Way before Super Happy Fun America decided to hold a Straight Pride Parade in Boston this June, filmmaker John Waters had the idea for a local Hetero Pride Week, which he writes about in his new book, “Mr. Know-It-All: The Tarnished Wisdom of a Filth Elder,” published by Farrar, Straus and Giroux.

“Actually, the ones who really deserve a special week in Provincetown are straight people,” Waters writes. “Aren’t they the minority? There are only a few straight bars, almost no children were born here all year, and the high school closed. Hetero Pride Week. Let’s have it off-season in February to be even more outrageous. Think of the support groups: Parents of Provincetown Hetero Children (‘My straight son is so brave — he works at Tea Dance!’ or ‘Our hetero daughters actually live among these lesbians, yet have never experimented with cunnilingus despite being feminists’).”

At his home last Sunday, Waters was amused to talk about the Straight Pride Parade announcement that the gay conservative Milo Yiannopoulos will be its grand marshal and mascot — and that the parade will go on.

“It’s happened now. And everybody is pissed off about it,” Waters says. “I thought it’d be hilarious, but now everybody is furious about it. But they don’t usually get mad at me, because I don’t think I’m mean, and I always make fun of everything I like. That’s the difference. I do like Provincetown, and of course I’m for gay rights, but at the same time, I like to find out whatever the other minority rules are and make fun of them just as much.”

The chapter “No Vacation” in the book is a lively romp through Provincetown, where Waters has summered for 55 years (though for the first year he only stayed two weeks). He writes about favorite events, such as Scream Along with Billy and Sue Goldberg on Friday nights (“What other gay man do you know who can sing entire Eminem or Velvet Underground albums between patter about his own bad nights of shooting up drugs or having lewd sex with crazy people?”) and drinking at the Underground bar (“It’s my favorite, since it’s a straight-minority bar in a gay mecca and filled with locals and hipsters, some of whom are definitely on the down low.”).

Waters doesn’t only write about his favorite things, though. He calls Route 6 the most dangerous road in America, and makes fun of people dragging suitcases down Commercial Street.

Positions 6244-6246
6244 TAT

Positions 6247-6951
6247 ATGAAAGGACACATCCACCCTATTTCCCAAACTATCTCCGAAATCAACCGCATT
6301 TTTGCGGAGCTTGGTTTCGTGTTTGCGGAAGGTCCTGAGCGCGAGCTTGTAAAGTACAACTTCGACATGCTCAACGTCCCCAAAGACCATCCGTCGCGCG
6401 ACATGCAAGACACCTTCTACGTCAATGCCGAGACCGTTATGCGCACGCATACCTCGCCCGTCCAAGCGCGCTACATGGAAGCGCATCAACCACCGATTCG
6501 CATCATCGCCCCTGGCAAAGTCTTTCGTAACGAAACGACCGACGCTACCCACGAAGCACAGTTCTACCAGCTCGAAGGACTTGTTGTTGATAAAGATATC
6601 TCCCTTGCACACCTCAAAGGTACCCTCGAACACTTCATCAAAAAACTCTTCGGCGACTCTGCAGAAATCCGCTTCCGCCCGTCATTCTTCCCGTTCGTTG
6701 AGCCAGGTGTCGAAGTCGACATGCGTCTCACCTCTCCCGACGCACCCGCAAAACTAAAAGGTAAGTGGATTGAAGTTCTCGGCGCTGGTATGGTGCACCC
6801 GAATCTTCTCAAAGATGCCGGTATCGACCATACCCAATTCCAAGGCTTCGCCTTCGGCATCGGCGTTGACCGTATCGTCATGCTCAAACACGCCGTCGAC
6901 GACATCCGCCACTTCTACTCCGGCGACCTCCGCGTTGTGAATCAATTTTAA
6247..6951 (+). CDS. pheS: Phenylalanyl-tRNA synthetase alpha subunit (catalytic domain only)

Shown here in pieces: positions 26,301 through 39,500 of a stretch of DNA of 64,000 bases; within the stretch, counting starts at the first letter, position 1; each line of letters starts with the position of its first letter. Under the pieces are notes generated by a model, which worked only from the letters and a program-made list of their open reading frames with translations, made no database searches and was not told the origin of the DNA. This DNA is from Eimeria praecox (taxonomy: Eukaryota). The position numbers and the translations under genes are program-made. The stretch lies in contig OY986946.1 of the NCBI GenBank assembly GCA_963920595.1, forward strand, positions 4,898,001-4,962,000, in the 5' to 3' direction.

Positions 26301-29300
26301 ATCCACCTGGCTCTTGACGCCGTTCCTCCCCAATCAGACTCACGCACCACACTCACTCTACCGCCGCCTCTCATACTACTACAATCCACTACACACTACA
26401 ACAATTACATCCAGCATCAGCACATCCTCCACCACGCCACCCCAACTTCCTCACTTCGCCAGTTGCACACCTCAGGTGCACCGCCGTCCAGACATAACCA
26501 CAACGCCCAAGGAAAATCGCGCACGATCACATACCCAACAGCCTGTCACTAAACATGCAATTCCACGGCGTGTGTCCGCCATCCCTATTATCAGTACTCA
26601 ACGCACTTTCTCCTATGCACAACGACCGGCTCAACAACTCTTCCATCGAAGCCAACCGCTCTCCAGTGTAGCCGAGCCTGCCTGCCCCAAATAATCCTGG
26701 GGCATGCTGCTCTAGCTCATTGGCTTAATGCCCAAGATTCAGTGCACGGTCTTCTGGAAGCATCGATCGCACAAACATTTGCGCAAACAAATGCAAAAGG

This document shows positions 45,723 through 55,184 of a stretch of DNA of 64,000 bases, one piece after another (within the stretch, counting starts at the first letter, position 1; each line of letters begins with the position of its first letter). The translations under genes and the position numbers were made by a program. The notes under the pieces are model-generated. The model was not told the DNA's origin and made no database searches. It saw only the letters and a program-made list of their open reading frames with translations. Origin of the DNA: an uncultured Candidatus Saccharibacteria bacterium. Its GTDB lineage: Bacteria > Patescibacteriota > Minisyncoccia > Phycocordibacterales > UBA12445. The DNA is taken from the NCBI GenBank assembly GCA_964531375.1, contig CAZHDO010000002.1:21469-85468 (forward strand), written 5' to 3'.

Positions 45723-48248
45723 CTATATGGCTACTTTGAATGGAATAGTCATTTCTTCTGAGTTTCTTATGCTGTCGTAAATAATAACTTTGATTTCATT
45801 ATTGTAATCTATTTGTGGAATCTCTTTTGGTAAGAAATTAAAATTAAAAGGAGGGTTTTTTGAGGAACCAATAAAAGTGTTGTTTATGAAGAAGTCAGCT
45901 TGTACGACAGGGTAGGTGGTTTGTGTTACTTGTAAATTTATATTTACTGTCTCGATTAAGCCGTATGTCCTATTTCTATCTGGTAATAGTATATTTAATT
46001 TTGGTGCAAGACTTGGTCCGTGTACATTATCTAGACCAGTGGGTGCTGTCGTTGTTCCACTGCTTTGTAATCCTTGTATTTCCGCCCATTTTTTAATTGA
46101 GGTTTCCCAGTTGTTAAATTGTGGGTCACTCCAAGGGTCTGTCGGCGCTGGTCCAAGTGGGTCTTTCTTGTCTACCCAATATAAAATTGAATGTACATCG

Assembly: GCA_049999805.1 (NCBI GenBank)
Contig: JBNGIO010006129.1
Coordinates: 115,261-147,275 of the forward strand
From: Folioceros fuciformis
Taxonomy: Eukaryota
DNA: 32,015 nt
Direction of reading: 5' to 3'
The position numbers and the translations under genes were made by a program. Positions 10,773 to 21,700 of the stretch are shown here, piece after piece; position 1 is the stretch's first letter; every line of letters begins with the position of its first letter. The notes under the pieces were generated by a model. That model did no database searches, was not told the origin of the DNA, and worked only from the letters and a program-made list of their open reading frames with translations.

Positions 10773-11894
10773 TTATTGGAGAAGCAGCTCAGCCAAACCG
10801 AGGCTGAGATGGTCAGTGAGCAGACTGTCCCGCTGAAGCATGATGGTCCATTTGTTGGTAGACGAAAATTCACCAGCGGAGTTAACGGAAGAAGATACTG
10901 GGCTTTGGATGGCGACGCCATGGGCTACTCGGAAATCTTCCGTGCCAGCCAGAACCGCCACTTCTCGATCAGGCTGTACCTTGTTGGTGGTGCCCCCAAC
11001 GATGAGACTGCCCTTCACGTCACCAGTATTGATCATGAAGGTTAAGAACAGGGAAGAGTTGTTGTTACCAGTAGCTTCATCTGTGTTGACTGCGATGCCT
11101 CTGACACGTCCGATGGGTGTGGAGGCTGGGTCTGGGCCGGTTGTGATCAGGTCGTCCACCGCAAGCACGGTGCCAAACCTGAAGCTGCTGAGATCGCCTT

“Every time people write about Provincetown, they never say anything bad, so I gently say a couple things that get on my nerves. Couples who hold hands in the middle of the road — come on,” Waters says. “It’s my tour of Provincetown for you.”

But “Mr. Know-It-All” is more than that. It’s a self-help book that Waters says teaches people “how to fail upwards.”

“It’s really my opinion on everything. There are only two things Mr. Know-It-All knows nothing about: sports and science fiction,” Waters says. “So I’m saying it’s a self-help book. It is, though, in a weird way. It’s all my advice, and I try to write in a funny way, but I mean everything I say. I mean, my advice isn’t really bad.”

In fact, some of the advice is perfect — especially for young filmmakers, actors, writers and anyone who will have to deal with a career in Hollywood. He actually tells you how to negotiate. But there’s still more to the book.

“My favorite chapter is the one about my son, it’s so ludicrous,” he says about a creepy real-life-looking doll, Bill, which he had made to feature on his Christmas cards one year. “He still scares me, when I walk in that room and he’s still sitting there. He didn’t go on the book tour with me. Maybe the paperback. I can bring him out like a ventriloquist, you know?”

In the final chapter, Mr. Know-It-All considers his death — and afterlife. He’s decided against being buried with his biological family, and instead bought a plot in Baltimore near his partner-in-crime, Divine.

“We’ve all bought plots there. It’s me, Dennis Dermody, Mink Stole, Pat Moran. Yeah, Disgraceland. I should be in Baltimore,” Waters says. “They could move me up here every summer maybe. Maybe I could come up here in the graveyard for the season, the summer, and just put me in for three months and bring me back. I don’t think that’s ever happened. It may be illegal.”

That’s never stopped him before.